This initial study aims to identify parameters that might be relevant for defining perceived urban density. The context of the study is rooted in the perception of western European cities, specifically Switzerland. Hundreds of participants world-wide have taken part in our online questionnaire in which the role of six factors on perceived urban density is tested. The research hypothesis is that perceived urban density is the inverse of visibility.
Six factors that influence perceived urban density are tested:
1. Visibility. The median visibility of each image was computed from a depth perception map created for the study.
2. Amount of building matter per image
3. Amount of visible road
4. Amount of visible sky
5. Amount of green space
6. Amount of vehicles
The photographs were analysed according to the six parameters, and for image properties of luminosity, contrast, and r/g/b values.
The study was conducted as an online questionnaire using the Qualtrics online survey platform. The survey was an optional task at the end of the Massive Open Online Course (MOOC) “Future Cities” course run by the Chair of Information Architecture. Respondents of the questionnaire were students of that MOOC. During the questionnaire participants viewed two photographs of urban locations and had to choose which one was more dense.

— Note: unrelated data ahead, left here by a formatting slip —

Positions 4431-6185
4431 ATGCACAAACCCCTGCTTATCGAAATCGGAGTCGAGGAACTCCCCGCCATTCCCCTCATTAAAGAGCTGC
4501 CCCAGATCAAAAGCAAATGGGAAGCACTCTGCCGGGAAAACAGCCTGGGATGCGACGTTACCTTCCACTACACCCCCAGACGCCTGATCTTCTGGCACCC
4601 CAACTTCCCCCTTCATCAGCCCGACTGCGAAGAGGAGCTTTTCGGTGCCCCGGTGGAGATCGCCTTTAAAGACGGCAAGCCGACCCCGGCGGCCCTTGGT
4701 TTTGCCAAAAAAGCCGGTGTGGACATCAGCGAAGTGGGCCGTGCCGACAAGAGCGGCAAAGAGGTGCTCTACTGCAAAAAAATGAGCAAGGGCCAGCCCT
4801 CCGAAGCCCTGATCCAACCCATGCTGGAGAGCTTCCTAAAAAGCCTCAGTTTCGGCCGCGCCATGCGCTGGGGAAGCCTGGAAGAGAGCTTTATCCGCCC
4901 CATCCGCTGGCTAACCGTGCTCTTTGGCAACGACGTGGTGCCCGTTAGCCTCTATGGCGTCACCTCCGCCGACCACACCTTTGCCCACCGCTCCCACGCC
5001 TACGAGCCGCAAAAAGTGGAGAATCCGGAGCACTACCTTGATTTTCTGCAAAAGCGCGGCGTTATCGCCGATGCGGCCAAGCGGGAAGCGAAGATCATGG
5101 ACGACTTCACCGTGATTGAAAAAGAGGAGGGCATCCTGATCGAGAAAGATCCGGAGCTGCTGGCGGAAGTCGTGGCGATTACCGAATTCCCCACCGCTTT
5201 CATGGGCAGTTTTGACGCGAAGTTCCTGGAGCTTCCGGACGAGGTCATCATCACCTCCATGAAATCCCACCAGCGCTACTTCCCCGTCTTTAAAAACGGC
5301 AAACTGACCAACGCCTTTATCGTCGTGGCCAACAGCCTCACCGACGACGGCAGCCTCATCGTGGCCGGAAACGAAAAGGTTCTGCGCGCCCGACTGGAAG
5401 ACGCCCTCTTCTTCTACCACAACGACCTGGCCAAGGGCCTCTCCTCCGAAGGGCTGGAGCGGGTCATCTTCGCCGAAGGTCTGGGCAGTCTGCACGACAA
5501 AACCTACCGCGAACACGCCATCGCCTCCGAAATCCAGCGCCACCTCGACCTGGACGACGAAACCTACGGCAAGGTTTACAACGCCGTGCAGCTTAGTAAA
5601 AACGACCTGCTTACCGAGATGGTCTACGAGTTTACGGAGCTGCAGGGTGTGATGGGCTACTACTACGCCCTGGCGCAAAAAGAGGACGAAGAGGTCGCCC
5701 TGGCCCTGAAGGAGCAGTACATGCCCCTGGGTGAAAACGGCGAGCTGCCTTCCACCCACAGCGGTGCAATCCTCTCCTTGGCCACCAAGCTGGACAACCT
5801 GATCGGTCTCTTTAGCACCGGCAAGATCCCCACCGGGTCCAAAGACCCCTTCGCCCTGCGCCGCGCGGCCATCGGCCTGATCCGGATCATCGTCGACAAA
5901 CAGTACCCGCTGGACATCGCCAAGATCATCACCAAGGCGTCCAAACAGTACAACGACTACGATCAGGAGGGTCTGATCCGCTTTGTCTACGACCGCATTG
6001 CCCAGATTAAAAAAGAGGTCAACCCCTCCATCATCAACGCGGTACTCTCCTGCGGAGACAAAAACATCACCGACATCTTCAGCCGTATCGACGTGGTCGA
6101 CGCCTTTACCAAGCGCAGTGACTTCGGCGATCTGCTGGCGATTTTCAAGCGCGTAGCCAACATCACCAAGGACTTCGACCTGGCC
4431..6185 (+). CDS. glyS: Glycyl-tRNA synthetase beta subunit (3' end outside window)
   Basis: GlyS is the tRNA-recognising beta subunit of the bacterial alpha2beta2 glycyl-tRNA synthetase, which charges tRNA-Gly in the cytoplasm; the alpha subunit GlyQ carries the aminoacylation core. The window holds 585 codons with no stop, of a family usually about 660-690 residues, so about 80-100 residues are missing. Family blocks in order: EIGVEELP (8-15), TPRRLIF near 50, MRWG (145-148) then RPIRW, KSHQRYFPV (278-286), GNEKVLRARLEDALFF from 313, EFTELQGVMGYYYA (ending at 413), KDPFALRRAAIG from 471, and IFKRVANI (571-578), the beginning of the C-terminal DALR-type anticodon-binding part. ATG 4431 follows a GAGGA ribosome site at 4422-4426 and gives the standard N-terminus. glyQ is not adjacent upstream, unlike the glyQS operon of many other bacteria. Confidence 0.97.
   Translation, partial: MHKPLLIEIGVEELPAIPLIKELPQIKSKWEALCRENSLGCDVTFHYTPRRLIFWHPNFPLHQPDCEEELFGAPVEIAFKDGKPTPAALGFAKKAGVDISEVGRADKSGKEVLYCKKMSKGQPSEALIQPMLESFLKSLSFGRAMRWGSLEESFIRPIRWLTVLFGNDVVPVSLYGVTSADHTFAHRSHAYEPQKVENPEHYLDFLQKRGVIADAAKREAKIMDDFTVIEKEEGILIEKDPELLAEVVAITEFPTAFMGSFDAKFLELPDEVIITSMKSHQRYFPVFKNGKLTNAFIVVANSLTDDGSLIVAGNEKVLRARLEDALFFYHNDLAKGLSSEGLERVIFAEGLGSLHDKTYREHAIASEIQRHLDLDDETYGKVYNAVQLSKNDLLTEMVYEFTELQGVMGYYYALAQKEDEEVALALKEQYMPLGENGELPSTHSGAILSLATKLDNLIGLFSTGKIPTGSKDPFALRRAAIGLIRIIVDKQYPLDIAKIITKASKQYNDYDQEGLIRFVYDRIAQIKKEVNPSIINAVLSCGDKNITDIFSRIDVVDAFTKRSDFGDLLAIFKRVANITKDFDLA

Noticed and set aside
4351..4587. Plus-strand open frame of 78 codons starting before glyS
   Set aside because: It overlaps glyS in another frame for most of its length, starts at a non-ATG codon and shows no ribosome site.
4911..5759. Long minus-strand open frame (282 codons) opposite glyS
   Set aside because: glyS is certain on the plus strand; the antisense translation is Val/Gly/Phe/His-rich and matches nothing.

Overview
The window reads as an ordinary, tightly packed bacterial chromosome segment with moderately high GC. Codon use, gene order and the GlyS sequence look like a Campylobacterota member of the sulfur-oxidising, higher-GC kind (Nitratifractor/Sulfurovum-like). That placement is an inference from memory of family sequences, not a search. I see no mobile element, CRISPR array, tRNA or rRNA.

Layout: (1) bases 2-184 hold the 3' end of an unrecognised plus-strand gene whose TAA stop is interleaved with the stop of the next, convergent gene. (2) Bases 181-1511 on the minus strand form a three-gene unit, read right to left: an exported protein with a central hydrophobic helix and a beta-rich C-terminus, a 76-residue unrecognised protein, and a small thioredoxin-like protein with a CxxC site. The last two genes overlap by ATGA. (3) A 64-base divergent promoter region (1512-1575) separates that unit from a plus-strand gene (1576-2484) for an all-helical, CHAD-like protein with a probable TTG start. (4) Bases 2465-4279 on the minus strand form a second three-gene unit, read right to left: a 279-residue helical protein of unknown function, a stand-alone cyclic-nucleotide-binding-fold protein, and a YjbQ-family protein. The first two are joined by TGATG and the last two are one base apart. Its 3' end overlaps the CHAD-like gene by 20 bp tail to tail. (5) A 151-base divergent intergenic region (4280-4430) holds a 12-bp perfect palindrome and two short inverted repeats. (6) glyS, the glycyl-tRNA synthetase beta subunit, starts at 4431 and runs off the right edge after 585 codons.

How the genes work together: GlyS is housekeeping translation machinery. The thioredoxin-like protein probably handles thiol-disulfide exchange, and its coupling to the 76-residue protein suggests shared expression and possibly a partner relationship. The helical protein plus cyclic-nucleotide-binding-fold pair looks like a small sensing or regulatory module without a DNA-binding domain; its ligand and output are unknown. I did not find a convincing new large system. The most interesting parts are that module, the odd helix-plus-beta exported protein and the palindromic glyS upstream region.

The question participants responded to was: “Which location is more dense?”. We gathered a basic profile of the participants through a number of questions pre- (e.g.. where they currently lived, where they grew up, age, gender) and post- questionnaire (e.g.. what factors most influenced their judgement, how they ranked the importance of those factors etc.). Photographs used in the questionnaire were 12 stills taken from a 360 degree video of a route in central Zurich, Switzerland (fig. 4), that was created for another project (Hijazi et al., 2016). The large sample of possible images was reduced to 12 in order to be able to run a full pairwise comparison i.e. each participant viewed all possible comparisons of every photograph paired against every other photograph. The 12 images are the highest and lowest of each of the 6 parameters listed. The images are ranked according to how relevant they are for the perception of urban density.
Close to 600 people have taken part to date (June 2018). An analysis of the first sample (190 participants) revealed that visibility alone is
not enough to explain participants’ judgements. Participants reported four factors to be the most important when making their judgement: 1) number of visible buildings, 2) building height, 3) visibility, and 4) presence of green spaces. The number of visible buildings was reported as being the single most important factor when judging the perceived urban density of an image.
For further discussion of the initial results see the published article.